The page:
FREX gleans a small part of the food that goes into FFLC’s warehouse. The rest comes from USDA commodities and donations from local growers and processors. Actually, three-quarters of he food donated to FFLC is locally grown or processed. That means the 63,000 county residents who received emergency food from FFLC last year ate more local food than the average American. And since this is Oregon, many of those local processors and growers are also organic. On my food budget, I can’t always afford to buy Nancy’s yogurt, Toby’s Tofu Pate, Fern Ridge Dairy goat cheese, and bread from Metropol Bakery, but the “underprivileged” kids I serve in my job eat this stuff on a regular basis. The donated products were either packaged wrong or just a little too close to the “sell-by” date (which seems more and more arbitrary to me all the time).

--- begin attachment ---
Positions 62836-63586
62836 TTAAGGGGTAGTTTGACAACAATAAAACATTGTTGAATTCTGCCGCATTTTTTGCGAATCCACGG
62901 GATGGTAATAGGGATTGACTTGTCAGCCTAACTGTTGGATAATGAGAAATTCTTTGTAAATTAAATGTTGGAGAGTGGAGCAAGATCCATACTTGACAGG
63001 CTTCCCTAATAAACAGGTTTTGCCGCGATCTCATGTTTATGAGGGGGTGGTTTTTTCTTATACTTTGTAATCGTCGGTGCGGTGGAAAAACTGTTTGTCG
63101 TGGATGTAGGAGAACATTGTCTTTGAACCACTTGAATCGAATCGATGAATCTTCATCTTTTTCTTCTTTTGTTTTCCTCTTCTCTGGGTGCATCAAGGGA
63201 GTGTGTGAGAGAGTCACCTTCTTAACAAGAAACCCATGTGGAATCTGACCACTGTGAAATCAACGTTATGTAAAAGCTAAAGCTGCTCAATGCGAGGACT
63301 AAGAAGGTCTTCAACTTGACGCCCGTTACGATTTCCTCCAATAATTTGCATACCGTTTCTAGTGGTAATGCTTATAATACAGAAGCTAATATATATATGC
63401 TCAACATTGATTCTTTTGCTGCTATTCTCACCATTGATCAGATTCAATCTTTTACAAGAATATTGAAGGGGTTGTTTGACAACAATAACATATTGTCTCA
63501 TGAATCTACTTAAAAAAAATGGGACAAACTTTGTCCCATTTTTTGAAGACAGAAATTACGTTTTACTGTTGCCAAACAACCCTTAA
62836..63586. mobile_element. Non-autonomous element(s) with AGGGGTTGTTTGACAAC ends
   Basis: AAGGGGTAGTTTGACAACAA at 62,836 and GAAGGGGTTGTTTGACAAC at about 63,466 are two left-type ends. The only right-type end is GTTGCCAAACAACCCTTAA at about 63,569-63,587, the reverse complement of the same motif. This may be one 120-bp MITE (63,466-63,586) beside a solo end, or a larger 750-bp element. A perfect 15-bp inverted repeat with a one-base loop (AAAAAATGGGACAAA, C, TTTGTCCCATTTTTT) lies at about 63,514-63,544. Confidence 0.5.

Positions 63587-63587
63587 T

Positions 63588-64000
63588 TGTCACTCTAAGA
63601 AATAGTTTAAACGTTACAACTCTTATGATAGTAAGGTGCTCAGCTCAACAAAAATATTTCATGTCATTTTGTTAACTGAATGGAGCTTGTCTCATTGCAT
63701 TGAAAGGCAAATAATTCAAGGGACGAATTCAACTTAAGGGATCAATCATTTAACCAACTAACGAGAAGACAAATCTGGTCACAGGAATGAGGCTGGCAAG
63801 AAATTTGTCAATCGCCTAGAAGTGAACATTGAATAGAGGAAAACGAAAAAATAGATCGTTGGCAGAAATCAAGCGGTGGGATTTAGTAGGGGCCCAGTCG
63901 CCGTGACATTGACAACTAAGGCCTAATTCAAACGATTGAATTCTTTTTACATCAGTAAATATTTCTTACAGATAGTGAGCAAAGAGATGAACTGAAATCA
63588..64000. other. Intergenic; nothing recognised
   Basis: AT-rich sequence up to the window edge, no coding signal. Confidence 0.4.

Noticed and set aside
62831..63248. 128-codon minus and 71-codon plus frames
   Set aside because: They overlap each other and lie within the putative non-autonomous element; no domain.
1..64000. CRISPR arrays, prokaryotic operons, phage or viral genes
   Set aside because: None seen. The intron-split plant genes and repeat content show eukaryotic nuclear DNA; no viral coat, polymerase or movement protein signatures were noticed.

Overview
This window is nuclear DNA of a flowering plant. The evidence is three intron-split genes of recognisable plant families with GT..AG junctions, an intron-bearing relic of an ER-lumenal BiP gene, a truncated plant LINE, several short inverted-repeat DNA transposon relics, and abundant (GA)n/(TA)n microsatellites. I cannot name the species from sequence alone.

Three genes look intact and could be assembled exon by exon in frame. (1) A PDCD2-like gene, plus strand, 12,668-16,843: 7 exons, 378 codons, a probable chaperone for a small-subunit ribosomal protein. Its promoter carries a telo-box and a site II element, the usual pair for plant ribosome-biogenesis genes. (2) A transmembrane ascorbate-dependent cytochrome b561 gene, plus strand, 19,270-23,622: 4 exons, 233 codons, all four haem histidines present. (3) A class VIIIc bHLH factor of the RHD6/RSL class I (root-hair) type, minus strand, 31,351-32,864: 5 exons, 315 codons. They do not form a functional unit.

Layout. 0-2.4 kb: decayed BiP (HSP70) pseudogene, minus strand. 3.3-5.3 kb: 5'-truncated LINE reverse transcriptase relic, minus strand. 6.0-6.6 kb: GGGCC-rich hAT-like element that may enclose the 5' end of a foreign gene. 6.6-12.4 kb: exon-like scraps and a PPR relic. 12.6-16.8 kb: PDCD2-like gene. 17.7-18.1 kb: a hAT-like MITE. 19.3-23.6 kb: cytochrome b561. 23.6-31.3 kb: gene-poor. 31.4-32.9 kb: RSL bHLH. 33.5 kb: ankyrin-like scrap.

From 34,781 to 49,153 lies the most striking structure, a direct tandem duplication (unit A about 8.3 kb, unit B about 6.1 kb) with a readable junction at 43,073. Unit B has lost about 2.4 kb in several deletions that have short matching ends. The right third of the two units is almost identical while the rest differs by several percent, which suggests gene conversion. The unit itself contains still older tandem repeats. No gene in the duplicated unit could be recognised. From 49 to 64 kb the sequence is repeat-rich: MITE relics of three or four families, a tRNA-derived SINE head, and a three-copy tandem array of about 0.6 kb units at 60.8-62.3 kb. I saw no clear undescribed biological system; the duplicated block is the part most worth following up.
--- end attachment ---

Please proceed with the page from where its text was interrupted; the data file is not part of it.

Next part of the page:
In a way, the work that FFLC does creates a silver lining to the modern world’s inequitable, appearance-obsessed, wasteful food system. If the average shopper wasn’t afraid of buying bruised apples or expired milk at the grocery store, there wouldn’t be much excess to flow over to food banks and those in need of food assistance. The annoying food-contaminant-paranoid FDA rules that make it difficult for small, local food processors to operate also forces a lot of food to be abandoned before it can even be served. The hungry aren’t so picky.

Rescued food not only keeps our landfills slightly more manageable, it also brings an element of variety and dignity to standard emergency food box or soup-kitchen fare. Most US food banks get by on government cheese, dented cans of peaches and stale bread. If you’re Lane County’s one in three who are eligible for food assistance, you may get to try an avocado for the first time, or even be faced with the enviable problem of using up a pound of locally made chevre.